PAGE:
February 18th, 2013
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Do You Know How Much Laborers Can Earn?
In the U.S., labor is considered ‘unskilled’ and many times, the pay can be somewhat modest. It is unfortunate that laborers are often not paid what they are worth. If this were the case, laborers would some of the highest paid workers on many jobs. The 1st Century BC Roman engineer Vitruvius wrote in great detail about labor practices in the Empire in his multi-volume work De Architectura. He stated that laborers were as valuable as any other aspect of construction. Since the time of the Romans, little has changed in the field of labor. As new technology is developed, it is incorporated into the laborers skills, but most labor is still done with strong hands, and a strong back.
In the modern world, there are two kinds of laborers: Union, and Non-Union. Union laborers belong to, or are otherwise represented by a ‘Union’, which is a collective of many similarly employed people. Unions use the power of ‘collective bargaining’ to lever pressure on companies to grant them better working conditions, more pay, better benefits, etc… And the Union’s biggest gun is the ‘strike’, in which all of it’s members, sometimes numbering in the thousands nation-wide, refuse to go to work until their requests are granted. This can cause businesses to shut down completely, and at the very least cost them a lot of money, so it is a very strong motivator for them try to settle with the Union. Most local unions belong to one of the two major national unions, the AFL-CIO (American Federation of Labor-Congress of Industrial Organizations), or the Change To Win Federation. Unions are strictly regulated and controlled by the National Labor Relations Board (NLRB), an independent federal agency.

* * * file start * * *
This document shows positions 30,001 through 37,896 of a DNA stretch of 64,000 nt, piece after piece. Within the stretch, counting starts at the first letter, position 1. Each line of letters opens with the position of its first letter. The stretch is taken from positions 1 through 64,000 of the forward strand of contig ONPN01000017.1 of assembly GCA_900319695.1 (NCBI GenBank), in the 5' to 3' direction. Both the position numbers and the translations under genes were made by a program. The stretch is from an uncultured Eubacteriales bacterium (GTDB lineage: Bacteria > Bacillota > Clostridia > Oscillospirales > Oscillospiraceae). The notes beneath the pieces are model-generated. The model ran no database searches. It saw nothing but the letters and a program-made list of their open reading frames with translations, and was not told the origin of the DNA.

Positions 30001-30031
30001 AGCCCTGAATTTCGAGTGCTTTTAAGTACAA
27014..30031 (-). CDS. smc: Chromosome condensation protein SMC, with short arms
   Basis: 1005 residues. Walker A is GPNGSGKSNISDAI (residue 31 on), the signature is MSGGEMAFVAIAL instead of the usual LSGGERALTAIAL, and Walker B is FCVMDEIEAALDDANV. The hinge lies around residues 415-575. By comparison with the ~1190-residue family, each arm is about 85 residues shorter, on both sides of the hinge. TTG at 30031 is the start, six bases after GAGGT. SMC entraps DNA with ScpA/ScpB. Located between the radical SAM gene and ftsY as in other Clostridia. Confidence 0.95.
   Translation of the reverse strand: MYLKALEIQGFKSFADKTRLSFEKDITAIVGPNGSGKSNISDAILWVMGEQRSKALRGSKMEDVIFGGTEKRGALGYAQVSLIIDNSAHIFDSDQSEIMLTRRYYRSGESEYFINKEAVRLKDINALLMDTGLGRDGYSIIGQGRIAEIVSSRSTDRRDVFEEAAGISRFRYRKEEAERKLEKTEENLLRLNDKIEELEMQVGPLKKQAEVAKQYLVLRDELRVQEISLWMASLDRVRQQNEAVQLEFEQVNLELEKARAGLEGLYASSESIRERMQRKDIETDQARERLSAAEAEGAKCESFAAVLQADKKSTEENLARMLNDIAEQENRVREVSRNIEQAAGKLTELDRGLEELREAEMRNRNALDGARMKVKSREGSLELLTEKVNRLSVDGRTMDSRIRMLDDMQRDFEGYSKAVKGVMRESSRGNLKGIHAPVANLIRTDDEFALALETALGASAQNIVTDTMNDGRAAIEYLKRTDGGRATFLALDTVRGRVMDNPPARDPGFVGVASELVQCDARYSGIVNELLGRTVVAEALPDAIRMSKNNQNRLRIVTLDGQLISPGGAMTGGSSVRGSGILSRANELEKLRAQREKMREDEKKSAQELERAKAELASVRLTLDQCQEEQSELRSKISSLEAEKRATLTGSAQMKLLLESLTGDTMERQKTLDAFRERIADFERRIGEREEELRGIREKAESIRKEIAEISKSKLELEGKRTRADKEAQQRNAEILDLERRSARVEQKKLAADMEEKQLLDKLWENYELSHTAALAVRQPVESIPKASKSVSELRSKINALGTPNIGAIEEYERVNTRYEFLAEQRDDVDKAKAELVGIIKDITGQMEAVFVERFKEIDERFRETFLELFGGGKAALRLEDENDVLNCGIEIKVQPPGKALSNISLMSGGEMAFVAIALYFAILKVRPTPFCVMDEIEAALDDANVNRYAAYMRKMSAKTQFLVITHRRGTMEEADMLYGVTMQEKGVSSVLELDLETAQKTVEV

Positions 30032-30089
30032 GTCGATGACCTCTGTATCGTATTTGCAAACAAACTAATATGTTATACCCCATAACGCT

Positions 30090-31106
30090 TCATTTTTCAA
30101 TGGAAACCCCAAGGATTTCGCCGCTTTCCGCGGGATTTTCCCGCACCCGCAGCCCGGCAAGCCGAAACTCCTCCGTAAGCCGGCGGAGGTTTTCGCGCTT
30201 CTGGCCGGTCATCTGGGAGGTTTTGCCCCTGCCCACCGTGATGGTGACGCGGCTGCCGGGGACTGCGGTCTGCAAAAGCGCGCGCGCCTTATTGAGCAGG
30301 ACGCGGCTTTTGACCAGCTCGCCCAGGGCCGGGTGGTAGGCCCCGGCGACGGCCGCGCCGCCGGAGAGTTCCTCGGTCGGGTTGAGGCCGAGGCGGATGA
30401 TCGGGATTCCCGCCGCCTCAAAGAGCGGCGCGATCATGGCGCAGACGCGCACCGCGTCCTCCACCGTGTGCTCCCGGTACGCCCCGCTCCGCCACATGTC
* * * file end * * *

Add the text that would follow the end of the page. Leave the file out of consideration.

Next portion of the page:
Non-Union laborers are not represented by anyone other than general laws that apply to everyone. They have little bargaining power, and either have to accept their working conditions, or look for work elsewhere. Laws that effect non-union labor are administered by various state Labor Boards.
Union laborers make 20%-40% more money than non-union laborers. Union laborers get much better benefits. In 2012. Union laborers earned a median wage of $20.50 per hour, while non-union laborers earned $13.20 per hour. This is the median pay scale, meaning the majority of pay will be either below, or above these levels. A lot depends on what area of the country your are working in, and what type of work you do. As a rule, Construction labor pays more than Agricultural labor. Only about 11.3% of laborers in the U.S. belonged to unions in 2012. Union membership is more popular in the north-eastern U.S. than in the south.
What are laborer job prospects like?
The demand for laborers is expected to grow by as much as 22% between now and 2020, the highest of any other industry. This means laborers will be in increased demand, and should translate into higher pay. Laborers can also command more pay by gaining experience, and acquiring more skills.
Over-all, the future for labor looks bright.